To mark the 50th anniversary of the celebrated Polaris Memovox — a dive watch originally released in 1968 — Jaegre-LeCoultre released an entirely new collection themed around it at SIHH 2018. A total of five models, all deriving aesthetic inspiration from the original Memovox, are available. Thanks to their multi-crown setup, applied markers and bidirectional bezels, the new timepieces are likely to attract interest from customers looking for a JLC on the sportier end of the spectrum.
The focal point of this collection is the Polaris Memovox Limited Edition. Highly reminiscent of the original 1968 model, this commemorative run of 1,000 watches is likely to appeal to those favouring vintage aesthetics and a value-added movement. The dial language on show is balanced and legible — a necessity for any good purpose-built tool watch. All indexes are applied with a subtle vanilla lume, which helps to achieve visual consistency among the three “rings” making up the dial. That dial itself, split into the aforementioned rings, is executed in three different finishes — sunray, grain and opaline.
Under the hood, the Limited Edition is powered by the calibre 956: housing the Memovox’s distinctive alarm and jumping-date systems. Given the sense of occasion accompanying this release, JLC have gone the extra mile (in terms of manufacture) by bringing assembly of all Limited Edition movements in-house. To that end, every calibre 956 is assembled at JLC’s facility at Le Sentier, adding value to an already limited timepiece.
If the Limited Edition seems too faithful to the original Memovox, contemporary enthusiasts also have the option of the Polaris Date. The most noticeable points of difference are aesthetic, with the latter possessing a slightly enlarged case (42mm) and dual crowns. Having said that, for mechanically inclined collectors, it’s worth emphasising that the Polaris Date utilises the calibre 899A/1: a movement with seven hours less power reserve than the aforementioned calibre 956.
In the interest of variety, JLC have also included an entry-level model in the new collection. The Polaris Automatic embodies the essential elements of JLC’s iconic dive watch, eschewing the Memovox alarm, jumping dates and clous de Paris strap accompanying its ancestor. The result is a clean architecturally open timepiece that draws the wearer’s attention to all aspects of finishing. At 41mm, it’s likely to possess Goldilocks-esque appeal for many wearers — perfect for daily use in most professional environments.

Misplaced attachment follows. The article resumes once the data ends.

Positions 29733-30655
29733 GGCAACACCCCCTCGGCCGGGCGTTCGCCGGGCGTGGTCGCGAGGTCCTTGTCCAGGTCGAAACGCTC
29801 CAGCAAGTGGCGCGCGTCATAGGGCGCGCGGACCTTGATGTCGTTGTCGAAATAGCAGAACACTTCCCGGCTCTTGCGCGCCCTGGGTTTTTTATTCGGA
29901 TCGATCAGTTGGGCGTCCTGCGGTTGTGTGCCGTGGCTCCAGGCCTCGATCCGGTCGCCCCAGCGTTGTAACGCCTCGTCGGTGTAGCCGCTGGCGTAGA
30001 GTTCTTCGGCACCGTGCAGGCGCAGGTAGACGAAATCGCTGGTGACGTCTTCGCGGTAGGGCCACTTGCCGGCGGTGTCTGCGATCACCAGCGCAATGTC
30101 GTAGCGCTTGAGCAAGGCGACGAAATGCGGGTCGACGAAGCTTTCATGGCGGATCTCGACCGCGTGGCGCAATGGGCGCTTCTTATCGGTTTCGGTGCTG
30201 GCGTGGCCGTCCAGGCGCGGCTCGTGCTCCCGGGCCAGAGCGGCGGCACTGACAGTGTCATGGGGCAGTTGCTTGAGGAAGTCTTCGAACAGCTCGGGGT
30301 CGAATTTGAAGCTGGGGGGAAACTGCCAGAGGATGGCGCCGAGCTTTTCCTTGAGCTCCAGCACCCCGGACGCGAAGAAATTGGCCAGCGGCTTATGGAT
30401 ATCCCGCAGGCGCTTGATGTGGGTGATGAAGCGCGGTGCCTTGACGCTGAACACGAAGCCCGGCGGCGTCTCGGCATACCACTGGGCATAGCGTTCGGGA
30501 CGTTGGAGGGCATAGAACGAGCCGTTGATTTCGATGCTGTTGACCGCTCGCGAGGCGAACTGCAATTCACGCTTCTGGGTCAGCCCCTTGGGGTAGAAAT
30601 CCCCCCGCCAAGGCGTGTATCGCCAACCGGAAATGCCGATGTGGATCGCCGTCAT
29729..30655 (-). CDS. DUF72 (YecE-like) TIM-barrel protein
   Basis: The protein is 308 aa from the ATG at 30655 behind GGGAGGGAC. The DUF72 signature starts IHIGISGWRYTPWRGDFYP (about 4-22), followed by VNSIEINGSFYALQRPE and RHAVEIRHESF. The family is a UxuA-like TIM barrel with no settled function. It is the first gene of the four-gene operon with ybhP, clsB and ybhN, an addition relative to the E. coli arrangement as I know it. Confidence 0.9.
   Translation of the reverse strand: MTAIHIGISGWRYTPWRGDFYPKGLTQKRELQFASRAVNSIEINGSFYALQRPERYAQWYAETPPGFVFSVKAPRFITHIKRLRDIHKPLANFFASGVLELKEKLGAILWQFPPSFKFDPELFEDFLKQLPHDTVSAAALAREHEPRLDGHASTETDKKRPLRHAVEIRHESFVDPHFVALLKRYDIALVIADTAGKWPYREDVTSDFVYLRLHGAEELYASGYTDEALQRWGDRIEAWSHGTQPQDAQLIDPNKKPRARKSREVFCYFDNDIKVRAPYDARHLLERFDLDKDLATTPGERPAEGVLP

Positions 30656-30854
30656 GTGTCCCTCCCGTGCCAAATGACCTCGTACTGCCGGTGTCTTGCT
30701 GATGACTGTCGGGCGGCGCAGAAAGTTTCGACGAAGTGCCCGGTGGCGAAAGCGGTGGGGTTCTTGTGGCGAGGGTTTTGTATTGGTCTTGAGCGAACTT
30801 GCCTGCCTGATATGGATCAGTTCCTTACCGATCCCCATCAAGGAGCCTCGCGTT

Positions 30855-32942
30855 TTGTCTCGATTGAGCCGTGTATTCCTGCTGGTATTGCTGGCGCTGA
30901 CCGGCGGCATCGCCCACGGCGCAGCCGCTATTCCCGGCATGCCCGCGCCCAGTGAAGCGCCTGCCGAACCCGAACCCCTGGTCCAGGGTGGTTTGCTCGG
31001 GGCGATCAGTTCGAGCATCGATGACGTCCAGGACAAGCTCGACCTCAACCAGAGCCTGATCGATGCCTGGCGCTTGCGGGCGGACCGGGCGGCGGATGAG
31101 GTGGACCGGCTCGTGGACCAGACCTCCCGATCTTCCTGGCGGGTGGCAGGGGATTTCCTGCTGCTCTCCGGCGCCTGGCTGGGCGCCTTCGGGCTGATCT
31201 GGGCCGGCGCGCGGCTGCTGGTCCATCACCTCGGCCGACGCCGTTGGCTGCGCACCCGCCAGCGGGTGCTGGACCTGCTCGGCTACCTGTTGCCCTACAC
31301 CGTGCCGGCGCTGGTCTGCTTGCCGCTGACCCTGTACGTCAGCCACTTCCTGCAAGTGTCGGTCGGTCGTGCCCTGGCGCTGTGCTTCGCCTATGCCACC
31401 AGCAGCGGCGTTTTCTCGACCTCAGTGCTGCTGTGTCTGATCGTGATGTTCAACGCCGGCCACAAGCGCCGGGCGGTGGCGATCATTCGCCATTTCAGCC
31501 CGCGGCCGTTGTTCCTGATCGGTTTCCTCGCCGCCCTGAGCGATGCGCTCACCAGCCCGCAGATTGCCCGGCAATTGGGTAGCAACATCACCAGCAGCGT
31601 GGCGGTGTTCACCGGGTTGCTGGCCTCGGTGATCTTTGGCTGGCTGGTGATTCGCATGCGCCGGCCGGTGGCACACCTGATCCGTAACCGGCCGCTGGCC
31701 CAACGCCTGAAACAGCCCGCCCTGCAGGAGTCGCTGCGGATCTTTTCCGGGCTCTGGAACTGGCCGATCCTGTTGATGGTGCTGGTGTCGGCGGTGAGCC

For the remaining two models in the collection, the historic dive watch aesthetic is leveraged in favour of a mechanically different kind of beast — chronographs. The more complex of these, the Chronograph WT, packs in more complications than you can shake a stick at, the centrepiece of which is the worldtimer. Naturally, this much horological firepower requires a sufficiently large housing; with the WT appearing on the larger side with its 44mm case. Given the continued popularity of “dinner plate” watches, the WT is likely to receive lots of traction from those who prefer modern sizing.
Less complicated — and more straightforwardly named — is the Polaris Chronograph. Aside from the obvious fact that this is an in-house chronograph, the biggest draw is the Polaris Chronograph’s availability in a dressy format. Available in both stainless steel and rose gold, JLC have balanced the visual chaos inherent in chronographs with design queues that are unmistakably part of the wider Polaris identity.
Watches in the Polaris Collection start at US$6,600. For more information, visit Jaeger-LeCoultre.